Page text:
To sign up, they’ve used a common Web 2.0 sign-up process. It’s just your name, email address, and password. People are familiar with this, and anyone who’s been on the internet for more than a day will likely have auto-fill add in these details in a few clicks.
Once you’ve confirmed your email, you’re in the main dashboard. You’ll need to provide some details for the financial know-your-customer (KYC) checks, but then you’re ready to go. The whole thing takes maybe 2 minutes before you’re “interacting with the blockchain” and able to buy some cryptocurrency.
And even that’s made easier. On the main dashboard, there’s a huge “buy” button that brings up a modal where you simply add how much of the cryptocurrency you want to buy.
A few clicks later, you own some cryptocurrency. If you remove the approval of your KYC info, the whole process could be done in around 5 minutes. Likely the same time it would take you to process a bank transfer of some kind.
And notice how there was no mention of or need to set up:
The onboarding and usage mirror that of a familiar Web 2.0 system. The wallets and blockchain elements are all hidden from the user. This is how most tech-heavy businesses operate.
No one needs to see or know how the sausage is made. You don’t see YouTube going to great efforts to talk about how videos are stored and secured on their servers and then streamed to millions of devices. People simply click “upload” and then are given a link to share so others can watch it.
It’s so simple a child can do it. And it’s that level of simplicity blockchain-based brands should be aiming for. Crypto exchanges do this so well, and yet few other Web3 brands are mimicking their successful approach.
So, if you’re a UX professional and want to get involved in Web3, what are the primary opportunities you could explore as a new revenue stream?
UX Opportunities For Entrepreneurs And Designers In Web3
If I had to sum it up, the biggest opportunities in Web3 are in making everything more accessible for non-technical people. Think of how difficult it would have been to set up a website before popular website-building platforms and companies.
No one wants to code their own CMS and figure out how to host it on a domain. It’s way too complex for most people. As soon as companies like Cloudflare and WordPress came along, the potential for people to set up their own digital businesses exploded.
We need the same level of simplicity UX in Web3.
The person or team who solves any of the below issues will be on to a winner. They’ll have something the industry desperately needs for its growth, and I wouldn’t be surprised if great brands line up at the door of those offering these solutions. Here are a few of the biggest opportunities as I see them.
Now, I’ll preface this by saying there is a lot to be improved in Web3. Too much to cover in detail in this piece. So for the sake of brevity, I’ve segmented into two primary segments. First up is the issue with engineering.
Engineering Issues In Web3
I’d argue that engineering issues are more important for Web3 adoption. You can improve the marketing and general UI as much as you like, but if the products don’t work as intended or have huge flaws that prevent people from getting the best from them, it’s all in vain.
One of the major issues with the functionality of Web3 engagement is with wallets, more specifically, wallet recovery.
Wallet Recovery Without Compromising Security
This is a big one, in my opinion. As mentioned above, blockchain wallets are key to engagement with Web3 brands. They’re incredibly secure. So secure that if you lose that 12 or 24-word recovery seed phrase, you lose access to your wallet and its contents, probably forever.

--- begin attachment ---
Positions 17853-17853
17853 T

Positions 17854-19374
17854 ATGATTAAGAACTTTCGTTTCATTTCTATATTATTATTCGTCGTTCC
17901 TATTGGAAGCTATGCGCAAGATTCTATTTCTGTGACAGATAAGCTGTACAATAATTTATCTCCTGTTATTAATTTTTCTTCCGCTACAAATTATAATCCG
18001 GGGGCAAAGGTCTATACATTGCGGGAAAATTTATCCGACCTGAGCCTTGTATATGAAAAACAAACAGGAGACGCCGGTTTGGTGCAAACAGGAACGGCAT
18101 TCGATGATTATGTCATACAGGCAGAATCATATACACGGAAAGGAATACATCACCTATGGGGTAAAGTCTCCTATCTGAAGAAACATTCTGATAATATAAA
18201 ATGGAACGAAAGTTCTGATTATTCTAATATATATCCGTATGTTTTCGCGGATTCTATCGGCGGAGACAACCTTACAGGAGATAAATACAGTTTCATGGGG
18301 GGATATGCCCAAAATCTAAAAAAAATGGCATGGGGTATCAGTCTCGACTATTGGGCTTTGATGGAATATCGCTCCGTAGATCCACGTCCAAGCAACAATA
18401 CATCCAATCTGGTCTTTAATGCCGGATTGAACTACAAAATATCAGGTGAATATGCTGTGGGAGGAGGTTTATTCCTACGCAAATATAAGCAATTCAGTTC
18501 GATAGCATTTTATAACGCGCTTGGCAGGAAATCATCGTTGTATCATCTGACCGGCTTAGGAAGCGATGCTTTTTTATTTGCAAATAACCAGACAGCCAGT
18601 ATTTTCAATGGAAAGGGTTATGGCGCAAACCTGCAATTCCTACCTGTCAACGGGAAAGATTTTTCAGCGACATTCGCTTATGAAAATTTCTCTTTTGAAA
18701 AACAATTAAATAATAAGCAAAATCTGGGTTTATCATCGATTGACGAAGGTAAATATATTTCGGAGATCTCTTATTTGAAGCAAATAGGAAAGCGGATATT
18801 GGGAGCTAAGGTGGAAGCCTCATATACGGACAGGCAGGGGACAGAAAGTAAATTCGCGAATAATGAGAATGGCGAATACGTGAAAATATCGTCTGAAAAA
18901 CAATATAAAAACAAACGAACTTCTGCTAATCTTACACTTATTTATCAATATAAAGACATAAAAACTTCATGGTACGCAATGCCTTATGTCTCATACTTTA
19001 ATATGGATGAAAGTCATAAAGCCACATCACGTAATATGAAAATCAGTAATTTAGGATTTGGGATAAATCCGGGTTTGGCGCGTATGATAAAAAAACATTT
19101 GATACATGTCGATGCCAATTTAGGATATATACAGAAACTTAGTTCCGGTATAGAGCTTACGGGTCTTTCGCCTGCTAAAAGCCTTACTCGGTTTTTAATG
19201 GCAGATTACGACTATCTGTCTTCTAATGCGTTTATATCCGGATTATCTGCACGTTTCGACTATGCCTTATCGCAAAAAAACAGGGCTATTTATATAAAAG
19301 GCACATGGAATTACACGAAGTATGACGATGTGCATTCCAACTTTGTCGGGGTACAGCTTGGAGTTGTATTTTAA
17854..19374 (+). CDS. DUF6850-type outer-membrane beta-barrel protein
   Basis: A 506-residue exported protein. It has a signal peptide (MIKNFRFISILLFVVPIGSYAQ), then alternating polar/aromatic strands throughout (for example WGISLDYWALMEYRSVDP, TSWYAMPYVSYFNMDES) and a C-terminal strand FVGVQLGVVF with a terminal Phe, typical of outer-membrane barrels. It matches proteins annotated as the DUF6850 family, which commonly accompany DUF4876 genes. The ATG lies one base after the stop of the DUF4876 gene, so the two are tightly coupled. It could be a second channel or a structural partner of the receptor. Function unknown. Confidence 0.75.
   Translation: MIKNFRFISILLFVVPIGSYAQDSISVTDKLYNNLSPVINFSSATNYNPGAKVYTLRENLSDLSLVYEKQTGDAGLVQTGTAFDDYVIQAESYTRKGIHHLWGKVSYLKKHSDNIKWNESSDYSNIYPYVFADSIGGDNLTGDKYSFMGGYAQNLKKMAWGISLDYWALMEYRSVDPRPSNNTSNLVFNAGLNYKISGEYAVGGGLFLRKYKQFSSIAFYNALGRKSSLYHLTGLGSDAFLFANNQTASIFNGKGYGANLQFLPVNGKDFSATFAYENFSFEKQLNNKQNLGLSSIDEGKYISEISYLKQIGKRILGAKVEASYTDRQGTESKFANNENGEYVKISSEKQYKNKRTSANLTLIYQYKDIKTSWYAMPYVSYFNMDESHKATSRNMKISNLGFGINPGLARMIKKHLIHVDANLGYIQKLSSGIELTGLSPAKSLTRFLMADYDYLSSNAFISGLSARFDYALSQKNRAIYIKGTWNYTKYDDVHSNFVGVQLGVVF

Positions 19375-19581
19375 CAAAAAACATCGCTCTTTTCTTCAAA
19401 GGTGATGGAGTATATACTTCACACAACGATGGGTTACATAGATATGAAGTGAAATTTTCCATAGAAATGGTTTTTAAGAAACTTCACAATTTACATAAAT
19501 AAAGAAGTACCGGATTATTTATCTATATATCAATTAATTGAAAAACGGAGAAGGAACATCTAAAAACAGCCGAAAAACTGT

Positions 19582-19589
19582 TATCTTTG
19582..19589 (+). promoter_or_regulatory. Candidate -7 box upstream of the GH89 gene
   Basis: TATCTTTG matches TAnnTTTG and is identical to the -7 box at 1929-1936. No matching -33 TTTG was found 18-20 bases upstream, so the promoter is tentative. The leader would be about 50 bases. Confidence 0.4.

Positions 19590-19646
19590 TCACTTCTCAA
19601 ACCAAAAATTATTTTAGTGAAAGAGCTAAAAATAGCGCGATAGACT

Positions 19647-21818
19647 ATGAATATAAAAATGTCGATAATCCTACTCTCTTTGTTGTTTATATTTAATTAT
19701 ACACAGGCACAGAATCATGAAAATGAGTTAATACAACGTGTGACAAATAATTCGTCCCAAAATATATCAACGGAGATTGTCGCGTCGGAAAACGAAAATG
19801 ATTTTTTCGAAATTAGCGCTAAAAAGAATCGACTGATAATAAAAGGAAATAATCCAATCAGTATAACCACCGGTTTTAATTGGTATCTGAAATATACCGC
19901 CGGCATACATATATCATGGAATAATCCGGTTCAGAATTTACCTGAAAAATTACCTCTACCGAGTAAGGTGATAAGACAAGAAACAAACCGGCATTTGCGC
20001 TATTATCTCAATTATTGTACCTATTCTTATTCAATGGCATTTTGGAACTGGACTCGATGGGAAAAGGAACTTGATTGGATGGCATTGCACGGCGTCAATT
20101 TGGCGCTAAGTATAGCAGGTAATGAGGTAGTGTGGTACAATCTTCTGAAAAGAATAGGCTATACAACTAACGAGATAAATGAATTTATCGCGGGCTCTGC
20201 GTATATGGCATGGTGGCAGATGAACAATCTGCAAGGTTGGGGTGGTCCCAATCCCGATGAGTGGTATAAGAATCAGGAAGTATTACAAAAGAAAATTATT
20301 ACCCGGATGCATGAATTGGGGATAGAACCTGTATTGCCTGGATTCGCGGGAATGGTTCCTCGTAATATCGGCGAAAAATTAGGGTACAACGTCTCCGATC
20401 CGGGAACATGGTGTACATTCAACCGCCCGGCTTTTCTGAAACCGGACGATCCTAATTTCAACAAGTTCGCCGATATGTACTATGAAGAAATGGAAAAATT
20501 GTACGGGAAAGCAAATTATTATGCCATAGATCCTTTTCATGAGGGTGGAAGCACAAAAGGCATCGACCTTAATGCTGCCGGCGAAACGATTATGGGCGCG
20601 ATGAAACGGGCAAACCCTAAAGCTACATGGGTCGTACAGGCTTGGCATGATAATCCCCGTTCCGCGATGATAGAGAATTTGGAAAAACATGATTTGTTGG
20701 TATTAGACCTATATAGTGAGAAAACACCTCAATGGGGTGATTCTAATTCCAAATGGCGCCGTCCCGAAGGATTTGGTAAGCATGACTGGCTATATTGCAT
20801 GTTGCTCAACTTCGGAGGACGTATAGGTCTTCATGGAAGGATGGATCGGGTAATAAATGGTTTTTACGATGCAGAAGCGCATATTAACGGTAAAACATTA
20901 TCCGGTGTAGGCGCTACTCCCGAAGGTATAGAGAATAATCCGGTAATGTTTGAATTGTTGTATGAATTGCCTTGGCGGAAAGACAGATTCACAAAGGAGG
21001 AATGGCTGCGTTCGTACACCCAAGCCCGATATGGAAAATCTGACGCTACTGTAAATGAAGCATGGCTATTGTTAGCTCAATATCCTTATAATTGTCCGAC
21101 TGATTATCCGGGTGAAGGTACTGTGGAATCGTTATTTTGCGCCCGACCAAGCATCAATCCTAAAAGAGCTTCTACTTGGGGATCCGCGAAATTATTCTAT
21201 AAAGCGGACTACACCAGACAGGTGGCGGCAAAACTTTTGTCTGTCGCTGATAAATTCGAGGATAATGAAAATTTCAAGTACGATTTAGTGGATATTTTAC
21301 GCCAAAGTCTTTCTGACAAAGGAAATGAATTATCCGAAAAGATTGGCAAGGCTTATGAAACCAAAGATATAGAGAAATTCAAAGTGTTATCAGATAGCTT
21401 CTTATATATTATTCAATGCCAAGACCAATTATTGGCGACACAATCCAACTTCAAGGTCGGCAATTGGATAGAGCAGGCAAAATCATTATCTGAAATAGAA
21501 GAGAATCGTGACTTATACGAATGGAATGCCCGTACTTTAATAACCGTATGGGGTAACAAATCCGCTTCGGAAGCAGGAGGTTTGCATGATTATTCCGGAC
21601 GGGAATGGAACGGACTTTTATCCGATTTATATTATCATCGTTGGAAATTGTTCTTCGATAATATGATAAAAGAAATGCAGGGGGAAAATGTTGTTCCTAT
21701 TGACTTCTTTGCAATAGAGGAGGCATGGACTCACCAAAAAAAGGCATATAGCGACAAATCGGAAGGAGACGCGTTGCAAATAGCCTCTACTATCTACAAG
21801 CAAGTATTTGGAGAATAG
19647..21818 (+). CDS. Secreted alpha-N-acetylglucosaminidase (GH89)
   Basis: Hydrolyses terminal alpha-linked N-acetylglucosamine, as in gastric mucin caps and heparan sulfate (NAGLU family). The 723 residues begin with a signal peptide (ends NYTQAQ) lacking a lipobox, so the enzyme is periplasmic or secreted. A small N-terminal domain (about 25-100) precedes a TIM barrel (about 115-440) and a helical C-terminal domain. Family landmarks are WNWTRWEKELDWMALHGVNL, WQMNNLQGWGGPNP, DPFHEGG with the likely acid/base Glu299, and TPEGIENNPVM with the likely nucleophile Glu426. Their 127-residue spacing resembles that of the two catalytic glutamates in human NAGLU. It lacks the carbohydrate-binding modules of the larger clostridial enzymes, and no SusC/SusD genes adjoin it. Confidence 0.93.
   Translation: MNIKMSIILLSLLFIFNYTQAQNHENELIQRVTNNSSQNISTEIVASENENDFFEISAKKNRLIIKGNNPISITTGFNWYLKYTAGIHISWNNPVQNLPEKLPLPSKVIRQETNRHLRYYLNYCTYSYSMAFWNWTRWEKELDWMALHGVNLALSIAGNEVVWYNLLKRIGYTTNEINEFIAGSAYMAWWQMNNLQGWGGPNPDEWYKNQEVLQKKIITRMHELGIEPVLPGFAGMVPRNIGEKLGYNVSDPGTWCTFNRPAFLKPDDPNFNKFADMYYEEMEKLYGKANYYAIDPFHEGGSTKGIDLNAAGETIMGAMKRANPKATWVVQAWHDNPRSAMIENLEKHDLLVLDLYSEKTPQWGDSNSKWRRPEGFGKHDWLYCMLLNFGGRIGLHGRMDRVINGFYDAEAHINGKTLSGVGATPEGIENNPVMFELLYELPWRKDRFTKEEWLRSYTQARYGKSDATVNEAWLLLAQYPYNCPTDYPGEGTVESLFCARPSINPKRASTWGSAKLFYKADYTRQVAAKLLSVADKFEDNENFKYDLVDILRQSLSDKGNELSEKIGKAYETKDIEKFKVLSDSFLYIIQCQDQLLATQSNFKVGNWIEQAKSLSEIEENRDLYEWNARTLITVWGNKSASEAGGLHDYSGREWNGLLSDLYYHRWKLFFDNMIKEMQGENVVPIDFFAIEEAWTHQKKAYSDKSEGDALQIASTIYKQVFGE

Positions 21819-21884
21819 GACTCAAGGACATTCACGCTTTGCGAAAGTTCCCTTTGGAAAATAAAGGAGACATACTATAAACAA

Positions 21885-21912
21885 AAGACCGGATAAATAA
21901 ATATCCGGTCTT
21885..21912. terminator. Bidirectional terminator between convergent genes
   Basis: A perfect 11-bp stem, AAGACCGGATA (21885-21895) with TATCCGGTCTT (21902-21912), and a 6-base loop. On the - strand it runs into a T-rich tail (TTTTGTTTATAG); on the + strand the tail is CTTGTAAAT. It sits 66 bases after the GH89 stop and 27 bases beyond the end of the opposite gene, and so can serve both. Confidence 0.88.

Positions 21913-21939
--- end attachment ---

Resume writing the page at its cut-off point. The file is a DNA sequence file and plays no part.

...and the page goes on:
It’s a huge risk. Some people take to writing their seed phrase on a piece of paper which obviously compromises security in more ways than one.
So what’s the solution? How can we keep that wallet’s security without making it so unforgiving that people are locked out of their own identity and assets?
One of the proposed solutions is to use what Vitalik Buterin calls a social recovery wallet.
In short, you add a couple of trusted guardians to your wallet. If you lose access, you ask them to authorise its transfer to a new address. It’s not perfect, but it’s, unfortunately, the best option we have right now.
This removes that single point of failure and turns the whole “I lost my seed phrase” from a complete loss into a slight hassle of asking friends or family to help you transfer to a new address.
If anyone out there can figure out how to create a better solution, they’ll be welcomed with open arms in Web3.
Social recovery systems as mentioned above.
Backup seed phrase to the cloud. (There are security risks here.) Potentially using a decentralized storage service to segment the seed phrase and store those segments separately.
Using multi-party computation to secure wallets. In this method, the private key could be split between a cloud server and a device like your phone. Both parties have to be available to access the wallet. Kind of like 2FA authentication.
Interoperability Between Different Blockchains
Blockchains are, unfortunately, siloed. Ethereum is different from Solana, and they don’t exactly work well together yet. If you want to work across chains, you need to work through multiple front-ends — blockchain bridges — and submit a lot of different bridge transactions. All of which are costly and cumbersome.
This is what the ecosystem looks like.
It’s a real pain to navigate. Most people will try to move assets and information across chains through centralized exchanges or individual cross-chain bridges, which is, at best, highly inefficient.
What’s needed is a method for assets and chains to interact with one another more seamlessly — for the end user to have a single dashboard that could pull details or assets from Chain 1 and use them on Chain 2 without the user having to do any manual moving of currencies or assets through a third-party service.
It’s a big problem, but the unlocking of this not only hugely improves UX but should foster greater innovation and growth in the sector as a whole.
There is sadly no real fix for this. There will continue to be new chains popping up. The best solution is for people to work on interoperability protocols that allow users to interact with two chains seamlessly.